Hong Kong Acts to Curb Avian Virus
Thursday, June 12, 2008
BEIJING, June 11 -- Hong Kong authorities announced Wednesday that they planned to kill all poultry in the territory's retail markets because of fears of a dangerous bird flu outbreak.
Health officials said they detected the deadly H5N1 virus last week in chickens at a stall in the Kowloon area and slaughtered about 2,700 animals in that neighborhood to prevent its spread. But more cases were uncovered this week at four markets in the New Territories and Hong Kong Island, leading to the order to get rid of all remaining live poultry in retail markets, stalls and stores.
The order does not affect sales of pre-slaughtered poultry sold packaged in supermarkets, as is common in much of the world. But Hong Kong residents have a long tradition of buying live chickens and readying them for the kitchen at home.
No humans are known to have been infected in the current outbreak, the officials said. But Hong Kong, a densely populated city of 7 million, has been particularly sensitive about contagious diseases since the severe acute respiratory syndrome, or SARS, epidemic broke out in 2003.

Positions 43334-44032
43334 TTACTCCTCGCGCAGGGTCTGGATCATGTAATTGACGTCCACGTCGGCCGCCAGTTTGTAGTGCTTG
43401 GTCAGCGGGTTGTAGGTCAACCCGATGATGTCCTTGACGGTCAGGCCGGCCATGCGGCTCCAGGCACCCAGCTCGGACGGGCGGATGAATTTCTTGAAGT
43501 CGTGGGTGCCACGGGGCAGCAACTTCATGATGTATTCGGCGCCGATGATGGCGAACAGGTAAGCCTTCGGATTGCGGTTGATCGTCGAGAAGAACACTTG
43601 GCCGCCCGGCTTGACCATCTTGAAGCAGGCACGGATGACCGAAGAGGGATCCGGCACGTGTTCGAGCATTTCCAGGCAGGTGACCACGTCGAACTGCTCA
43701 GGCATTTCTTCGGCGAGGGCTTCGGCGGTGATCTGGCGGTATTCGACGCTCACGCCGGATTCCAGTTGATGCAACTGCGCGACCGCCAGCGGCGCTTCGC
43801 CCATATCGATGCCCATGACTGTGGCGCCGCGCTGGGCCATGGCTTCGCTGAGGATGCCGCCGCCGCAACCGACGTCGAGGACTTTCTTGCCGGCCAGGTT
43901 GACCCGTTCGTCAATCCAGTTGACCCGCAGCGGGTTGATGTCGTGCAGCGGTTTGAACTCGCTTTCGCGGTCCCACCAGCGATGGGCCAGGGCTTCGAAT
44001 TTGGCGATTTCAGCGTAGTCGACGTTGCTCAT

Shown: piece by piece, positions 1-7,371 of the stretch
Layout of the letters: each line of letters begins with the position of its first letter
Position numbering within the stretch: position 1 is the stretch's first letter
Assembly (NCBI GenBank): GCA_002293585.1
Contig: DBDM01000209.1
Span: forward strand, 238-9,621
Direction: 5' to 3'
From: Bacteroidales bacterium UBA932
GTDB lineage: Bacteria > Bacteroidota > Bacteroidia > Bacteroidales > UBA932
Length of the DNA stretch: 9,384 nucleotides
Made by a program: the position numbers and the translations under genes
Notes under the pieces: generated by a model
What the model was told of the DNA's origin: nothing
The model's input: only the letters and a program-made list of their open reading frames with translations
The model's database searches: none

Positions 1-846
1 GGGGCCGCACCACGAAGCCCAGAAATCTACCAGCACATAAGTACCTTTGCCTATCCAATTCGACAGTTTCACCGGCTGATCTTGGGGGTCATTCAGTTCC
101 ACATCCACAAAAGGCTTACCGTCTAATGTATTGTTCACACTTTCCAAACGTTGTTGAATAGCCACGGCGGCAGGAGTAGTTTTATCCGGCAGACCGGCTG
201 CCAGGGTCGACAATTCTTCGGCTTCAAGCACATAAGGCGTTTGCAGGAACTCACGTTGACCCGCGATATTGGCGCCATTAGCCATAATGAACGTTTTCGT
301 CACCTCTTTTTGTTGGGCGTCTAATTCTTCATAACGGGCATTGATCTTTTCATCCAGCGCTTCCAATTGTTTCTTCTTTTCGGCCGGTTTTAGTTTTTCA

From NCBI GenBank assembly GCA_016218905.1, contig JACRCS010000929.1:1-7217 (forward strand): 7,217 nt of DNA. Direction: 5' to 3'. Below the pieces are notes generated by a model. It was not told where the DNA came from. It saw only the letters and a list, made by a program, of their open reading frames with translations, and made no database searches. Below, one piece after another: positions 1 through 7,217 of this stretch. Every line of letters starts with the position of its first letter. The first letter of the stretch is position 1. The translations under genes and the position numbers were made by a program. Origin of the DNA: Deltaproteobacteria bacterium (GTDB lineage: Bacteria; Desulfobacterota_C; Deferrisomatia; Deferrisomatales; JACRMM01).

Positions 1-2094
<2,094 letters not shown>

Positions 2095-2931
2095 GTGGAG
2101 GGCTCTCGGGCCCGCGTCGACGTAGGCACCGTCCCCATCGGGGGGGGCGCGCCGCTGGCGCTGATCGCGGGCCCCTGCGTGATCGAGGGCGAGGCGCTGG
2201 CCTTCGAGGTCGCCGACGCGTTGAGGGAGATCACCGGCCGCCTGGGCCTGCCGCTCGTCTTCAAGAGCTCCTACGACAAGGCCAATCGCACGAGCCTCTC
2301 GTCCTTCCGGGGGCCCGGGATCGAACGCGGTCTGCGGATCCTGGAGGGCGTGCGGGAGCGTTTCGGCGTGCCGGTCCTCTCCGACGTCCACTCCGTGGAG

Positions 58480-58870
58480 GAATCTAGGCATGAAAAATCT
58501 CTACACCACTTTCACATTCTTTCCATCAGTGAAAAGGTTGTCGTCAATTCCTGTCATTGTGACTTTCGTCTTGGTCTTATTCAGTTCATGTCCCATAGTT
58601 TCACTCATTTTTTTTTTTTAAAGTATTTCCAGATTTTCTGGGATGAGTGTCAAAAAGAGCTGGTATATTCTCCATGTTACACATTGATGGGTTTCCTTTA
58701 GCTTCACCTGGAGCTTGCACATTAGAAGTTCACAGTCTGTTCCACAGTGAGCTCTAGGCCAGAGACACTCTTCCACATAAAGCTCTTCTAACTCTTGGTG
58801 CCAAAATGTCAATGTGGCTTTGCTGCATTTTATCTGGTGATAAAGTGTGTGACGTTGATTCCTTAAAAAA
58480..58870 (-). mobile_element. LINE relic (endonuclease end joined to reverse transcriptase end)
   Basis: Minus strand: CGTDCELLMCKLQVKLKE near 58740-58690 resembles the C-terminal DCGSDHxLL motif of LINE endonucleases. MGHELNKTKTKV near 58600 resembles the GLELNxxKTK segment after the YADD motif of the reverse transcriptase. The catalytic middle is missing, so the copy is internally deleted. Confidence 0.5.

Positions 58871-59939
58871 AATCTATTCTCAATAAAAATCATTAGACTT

"We are closely monitoring the possibility of human cases, and we will remain alert," Thomas Tsang, a senior health official, told the Associated Press.
About 3,500 more birds will have to be slaughtered in the several hundred shops and stalls that sell live poultry, officials told the Reuters news agency. "Of course we cannot be complacent," said Cheung Sui-hing, director for agriculture, fisheries and conservation.
The order does not apply to Hong Kong's chicken farmers and wholesale distributors, where no infections have been detected, they said. But it included a 21-day ban on poultry imports from mainland China, the source of most of Hong Kong's live chickens.
The H5N1 virus has killed 241 people, many of them in Asia, since the current bird flu outbreaks began in 2003. It is relatively difficult to catch from poultry. But scientists and public health officials have warned that it could mutate into a form that would pass from human to human, setting off an epidemic.
Hong Kong authorities uncovered 21 cases of H5N1 infections in 2007 and have ordered large-scale culls and import bans several times. Six people died during a 1997 outbreak.